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Planning processes and outcomes create opportunities for people to feel respected, valued, and included. Inclusive planning starts with gender-inclusive language. It acknowledges that gender expression is a continuum and that the binary of “she” and “he” does not apply to all individuals.
Planners have an ethical and professional responsibility to advance equity and inclusion. Gender-inclusive language represents an opportunity to integrate equity and inclusion into planning practice. Using gender-inclusive language helps planning accurately and respectfully reflect everyone.
This edition of PAS QuickNotes explains the importance of using gender-inclusive language in planning and offers examples of gender-inclusive practices and approaches for planners.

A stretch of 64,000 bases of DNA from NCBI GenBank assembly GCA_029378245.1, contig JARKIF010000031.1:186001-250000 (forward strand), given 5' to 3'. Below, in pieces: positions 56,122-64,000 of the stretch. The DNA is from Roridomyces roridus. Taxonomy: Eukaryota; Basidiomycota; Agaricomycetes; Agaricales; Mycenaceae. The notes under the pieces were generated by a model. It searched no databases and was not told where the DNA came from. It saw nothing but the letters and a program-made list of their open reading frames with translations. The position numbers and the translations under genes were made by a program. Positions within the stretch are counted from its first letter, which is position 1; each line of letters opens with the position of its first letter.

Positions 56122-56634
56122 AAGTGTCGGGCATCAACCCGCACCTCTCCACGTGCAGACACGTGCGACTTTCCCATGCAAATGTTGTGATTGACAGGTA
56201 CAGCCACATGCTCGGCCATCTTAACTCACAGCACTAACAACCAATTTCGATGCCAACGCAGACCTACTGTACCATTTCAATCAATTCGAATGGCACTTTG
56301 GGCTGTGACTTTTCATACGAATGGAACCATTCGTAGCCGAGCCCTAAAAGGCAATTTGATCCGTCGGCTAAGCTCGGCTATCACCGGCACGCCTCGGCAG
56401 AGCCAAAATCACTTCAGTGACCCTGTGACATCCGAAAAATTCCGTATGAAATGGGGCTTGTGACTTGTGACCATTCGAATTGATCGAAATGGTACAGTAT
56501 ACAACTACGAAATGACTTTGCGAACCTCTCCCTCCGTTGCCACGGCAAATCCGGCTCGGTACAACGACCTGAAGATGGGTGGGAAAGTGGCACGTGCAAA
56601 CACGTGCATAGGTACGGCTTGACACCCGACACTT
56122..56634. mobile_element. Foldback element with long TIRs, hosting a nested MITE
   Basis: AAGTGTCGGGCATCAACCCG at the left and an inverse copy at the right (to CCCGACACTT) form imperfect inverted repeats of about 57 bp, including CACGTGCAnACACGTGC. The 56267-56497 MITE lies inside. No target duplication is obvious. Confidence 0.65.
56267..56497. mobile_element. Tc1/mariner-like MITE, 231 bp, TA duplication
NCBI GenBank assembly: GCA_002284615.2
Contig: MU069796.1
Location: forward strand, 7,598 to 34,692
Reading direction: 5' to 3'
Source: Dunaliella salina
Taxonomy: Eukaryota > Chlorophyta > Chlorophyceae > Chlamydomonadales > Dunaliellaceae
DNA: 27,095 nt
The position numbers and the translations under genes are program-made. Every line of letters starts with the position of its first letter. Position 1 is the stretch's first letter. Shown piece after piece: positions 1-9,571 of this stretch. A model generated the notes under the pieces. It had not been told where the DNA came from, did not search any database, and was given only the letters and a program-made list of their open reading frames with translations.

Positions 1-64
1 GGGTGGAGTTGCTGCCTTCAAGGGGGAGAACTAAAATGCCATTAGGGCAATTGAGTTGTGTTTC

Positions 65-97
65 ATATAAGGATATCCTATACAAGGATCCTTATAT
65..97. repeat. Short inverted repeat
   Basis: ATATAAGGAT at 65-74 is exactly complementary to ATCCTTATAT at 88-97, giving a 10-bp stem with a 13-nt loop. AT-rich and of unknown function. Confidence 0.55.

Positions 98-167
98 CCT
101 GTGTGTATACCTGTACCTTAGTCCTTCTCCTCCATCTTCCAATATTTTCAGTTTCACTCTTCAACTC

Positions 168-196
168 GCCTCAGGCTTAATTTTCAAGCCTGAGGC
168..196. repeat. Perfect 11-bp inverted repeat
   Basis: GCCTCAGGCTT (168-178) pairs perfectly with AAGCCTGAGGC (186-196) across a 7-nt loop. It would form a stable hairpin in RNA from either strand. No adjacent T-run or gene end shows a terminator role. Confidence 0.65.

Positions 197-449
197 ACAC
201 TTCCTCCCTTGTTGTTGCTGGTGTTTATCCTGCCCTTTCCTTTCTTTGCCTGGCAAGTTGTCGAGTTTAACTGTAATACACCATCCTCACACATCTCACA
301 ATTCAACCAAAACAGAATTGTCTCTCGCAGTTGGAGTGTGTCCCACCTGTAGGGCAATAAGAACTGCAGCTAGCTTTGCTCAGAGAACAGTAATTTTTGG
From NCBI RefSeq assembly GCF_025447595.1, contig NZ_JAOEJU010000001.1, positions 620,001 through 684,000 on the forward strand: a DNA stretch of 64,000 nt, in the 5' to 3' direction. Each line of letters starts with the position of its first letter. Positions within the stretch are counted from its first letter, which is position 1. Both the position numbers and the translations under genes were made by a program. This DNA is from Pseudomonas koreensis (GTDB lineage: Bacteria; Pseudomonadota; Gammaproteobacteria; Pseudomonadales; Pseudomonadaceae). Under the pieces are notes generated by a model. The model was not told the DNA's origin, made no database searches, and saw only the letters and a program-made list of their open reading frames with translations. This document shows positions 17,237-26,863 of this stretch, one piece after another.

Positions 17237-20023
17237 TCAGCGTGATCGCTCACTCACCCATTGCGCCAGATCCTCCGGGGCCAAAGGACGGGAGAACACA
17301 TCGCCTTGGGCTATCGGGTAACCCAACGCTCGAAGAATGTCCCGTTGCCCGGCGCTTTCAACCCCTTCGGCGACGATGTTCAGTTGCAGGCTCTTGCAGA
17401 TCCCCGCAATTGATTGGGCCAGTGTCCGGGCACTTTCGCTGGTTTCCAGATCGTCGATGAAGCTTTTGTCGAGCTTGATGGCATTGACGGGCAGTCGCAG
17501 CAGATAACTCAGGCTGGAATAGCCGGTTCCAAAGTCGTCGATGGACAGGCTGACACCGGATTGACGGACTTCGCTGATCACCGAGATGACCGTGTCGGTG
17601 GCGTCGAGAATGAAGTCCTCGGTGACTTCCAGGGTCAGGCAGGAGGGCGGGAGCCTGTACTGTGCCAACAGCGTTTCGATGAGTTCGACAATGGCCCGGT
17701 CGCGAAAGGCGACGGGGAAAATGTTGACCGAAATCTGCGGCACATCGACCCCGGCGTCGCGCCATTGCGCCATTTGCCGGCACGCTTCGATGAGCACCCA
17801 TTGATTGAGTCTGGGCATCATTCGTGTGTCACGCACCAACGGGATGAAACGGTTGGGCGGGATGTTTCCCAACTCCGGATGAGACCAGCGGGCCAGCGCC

Looking to dive even deeper? Then explore gender mainstreaming — a practice of inclusive policies, regulations, and planning for gender equity that is currently employed by planners in the European Union to address the imbalance in women's access to and control of public resources and spaces. This recent PAS Memo explains what gender mainstreaming looks like in practice and how it can be integrated into U.S. planning practice.
About the Authors
Timothy Burkhardt, AICP
Hally Turner, AICP
Hally Turner (she/her), AICP, is Policy Planning Director at the Minnesota Department of Transportation (MnDOT). She combines a background in public health and over 7 years of experience in transportation to ensure our built environment serves our needs now and into the future. Her current work at MnDOT includes leading a team working on transportation equity, planning for connected and automated vehicles, and coordinating the highest transportation policy plan in Minnesota.